Dongming Cai

Professor, Director


Dongming Cai, M.D., Ph.D., principal investigator. Dr. Cai is a Professor of Neurology at The
University of Minnesota, and a Physician Scientist at The Minneapolis VA Health Care System.
She trained in Neuroscience with Marie Filbin, Ph.D at Hunter College of The City University of
New York, and in Molecular and Cellular Neurobiology during postdoctoral research with Nobel
laureate Paul Greengard, Ph.D at The Rockefeller University. Later she received Neurology
Residency training at Yale School of Medicine. Since 2010, she has been a physician scientist
at the Bronx VA and in the Department of Neurology at the Icahn School of Medicine at Mount
Sinai. By combining expertise in basic neuroscience and clinical neurology, her laboratory
studies focus on translating current understanding of disease mechanisms into development of
novel diagnostic and therapeutic strategies for Alzheimer’s Disease, traumatic brain injury and
other neurodegenerative diseases. She also provides outpatient care for civilians and veterans
with cognitive impairment at St Louis Park Memory Clinic as well as VA GRECC and Neurology
teaching clinics. Dr. Cai has been remarkably productive in terms of scientific publications and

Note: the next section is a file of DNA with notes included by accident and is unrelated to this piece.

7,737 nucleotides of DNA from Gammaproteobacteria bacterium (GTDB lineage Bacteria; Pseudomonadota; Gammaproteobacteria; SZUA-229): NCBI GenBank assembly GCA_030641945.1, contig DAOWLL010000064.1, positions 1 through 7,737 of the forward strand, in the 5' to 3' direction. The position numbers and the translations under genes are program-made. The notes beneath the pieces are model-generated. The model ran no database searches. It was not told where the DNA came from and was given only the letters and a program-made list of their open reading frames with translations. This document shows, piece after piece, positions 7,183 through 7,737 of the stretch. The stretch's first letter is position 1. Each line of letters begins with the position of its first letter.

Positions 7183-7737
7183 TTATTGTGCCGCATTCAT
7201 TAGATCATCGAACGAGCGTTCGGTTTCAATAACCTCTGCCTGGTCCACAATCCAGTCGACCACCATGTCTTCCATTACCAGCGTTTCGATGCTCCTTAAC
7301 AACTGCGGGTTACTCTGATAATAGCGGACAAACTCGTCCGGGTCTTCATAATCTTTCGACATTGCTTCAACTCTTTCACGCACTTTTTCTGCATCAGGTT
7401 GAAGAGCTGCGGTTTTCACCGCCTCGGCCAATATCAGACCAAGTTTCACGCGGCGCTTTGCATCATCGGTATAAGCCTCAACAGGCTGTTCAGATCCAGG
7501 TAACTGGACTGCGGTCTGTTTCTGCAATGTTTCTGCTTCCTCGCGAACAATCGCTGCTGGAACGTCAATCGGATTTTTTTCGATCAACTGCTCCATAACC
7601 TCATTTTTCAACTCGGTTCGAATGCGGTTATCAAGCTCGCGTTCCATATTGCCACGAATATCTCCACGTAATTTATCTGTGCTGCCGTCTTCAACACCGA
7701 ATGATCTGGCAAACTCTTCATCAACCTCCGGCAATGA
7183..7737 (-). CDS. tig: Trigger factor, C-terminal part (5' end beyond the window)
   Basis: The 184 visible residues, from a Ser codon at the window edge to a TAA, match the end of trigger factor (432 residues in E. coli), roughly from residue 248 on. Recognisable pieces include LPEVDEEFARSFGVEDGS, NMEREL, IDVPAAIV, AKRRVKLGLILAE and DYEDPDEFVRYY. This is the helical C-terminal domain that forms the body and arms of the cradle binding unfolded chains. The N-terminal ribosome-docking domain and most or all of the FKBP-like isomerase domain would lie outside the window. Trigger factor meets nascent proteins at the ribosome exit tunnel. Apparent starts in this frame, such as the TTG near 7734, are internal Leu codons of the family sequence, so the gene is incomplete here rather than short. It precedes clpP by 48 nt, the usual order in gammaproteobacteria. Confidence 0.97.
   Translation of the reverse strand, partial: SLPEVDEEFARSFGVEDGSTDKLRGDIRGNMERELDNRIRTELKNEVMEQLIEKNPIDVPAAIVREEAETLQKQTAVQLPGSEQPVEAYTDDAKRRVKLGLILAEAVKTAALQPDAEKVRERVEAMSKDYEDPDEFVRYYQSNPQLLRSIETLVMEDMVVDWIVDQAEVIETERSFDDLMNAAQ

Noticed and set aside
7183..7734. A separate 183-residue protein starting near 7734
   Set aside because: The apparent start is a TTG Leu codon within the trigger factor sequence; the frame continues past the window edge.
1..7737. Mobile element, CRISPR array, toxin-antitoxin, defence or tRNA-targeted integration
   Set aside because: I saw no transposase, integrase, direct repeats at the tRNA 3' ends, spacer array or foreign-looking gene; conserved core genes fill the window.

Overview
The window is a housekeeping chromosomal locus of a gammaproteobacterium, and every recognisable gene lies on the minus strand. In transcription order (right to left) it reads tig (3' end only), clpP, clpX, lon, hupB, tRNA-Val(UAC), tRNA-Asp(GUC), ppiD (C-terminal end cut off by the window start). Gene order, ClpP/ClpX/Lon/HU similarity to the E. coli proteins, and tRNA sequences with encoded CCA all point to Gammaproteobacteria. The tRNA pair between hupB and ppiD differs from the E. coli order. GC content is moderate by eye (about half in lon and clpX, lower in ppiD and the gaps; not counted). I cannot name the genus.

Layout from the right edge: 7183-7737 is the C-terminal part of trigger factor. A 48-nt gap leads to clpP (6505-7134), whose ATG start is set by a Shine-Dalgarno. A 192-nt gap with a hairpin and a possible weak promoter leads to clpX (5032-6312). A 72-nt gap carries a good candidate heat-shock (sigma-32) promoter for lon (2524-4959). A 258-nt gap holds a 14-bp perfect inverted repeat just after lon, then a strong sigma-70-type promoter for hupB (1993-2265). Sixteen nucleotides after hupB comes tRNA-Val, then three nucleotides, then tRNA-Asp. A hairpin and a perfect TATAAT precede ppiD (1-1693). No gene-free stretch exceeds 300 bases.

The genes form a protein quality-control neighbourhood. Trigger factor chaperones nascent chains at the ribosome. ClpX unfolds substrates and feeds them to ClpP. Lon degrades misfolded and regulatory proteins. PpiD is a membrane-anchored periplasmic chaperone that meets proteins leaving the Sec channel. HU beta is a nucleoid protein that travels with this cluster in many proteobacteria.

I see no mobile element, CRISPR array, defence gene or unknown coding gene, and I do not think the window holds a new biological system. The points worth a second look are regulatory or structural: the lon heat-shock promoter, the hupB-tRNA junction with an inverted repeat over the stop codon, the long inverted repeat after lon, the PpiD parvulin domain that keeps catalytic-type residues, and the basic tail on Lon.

awards. She was authored on many publications in high profile journals such as Neuron,
Molecular Psychiatry, Biological Psychiatry, Molecular Neurodegeneration, and Science
Translational Medicine. She obtained significant research funding from the NIH, Alzheimer’s
Association, and VA Medical System, among others. She has also been on editorial boards of
several journals. Dr. Cai can be reached at or

Research Summary

Our research program has been focused on studying the regulation of brain lipid composition and metabolism by ApoE isoforms in Alzheimer’s Disease (AD) pathogenesis. One of our current research projects is to develop preclinical candidates and new chemical scaffolds for AD therapies. More importantly, we will investigate mechanistic actions of newly developed drug candidates in AD which will shed lights on understanding pathways underlying ApoE-associated
AD pathogenesis. In parallel, another major lab focus is to understand the mechanisms underlying ApoE4-associated impairment in phospholipid homeostasis and AD development. We recently characterized a novel regulatory role of a microRNA in the ApoE4-PIP 2 -synj1 pathway. Our current effort is to further evaluate therapeutic and diagnostic implications of thismiRNA in AD. Other projects in the lab are focusing on exploring the interaction between ApoE4
and other risk factors such as traumatic brain injury and female sex in AD development and progression. We also work on investigating the role of ApoE isoforms in injury models such as spinal cord injury. Our research group has close collaboration with Department of Genetics and Genomic Sciences, Department of Neuroscience, Department of Pharmacological Studies in Icahn School of Medicine at Mount Sinai.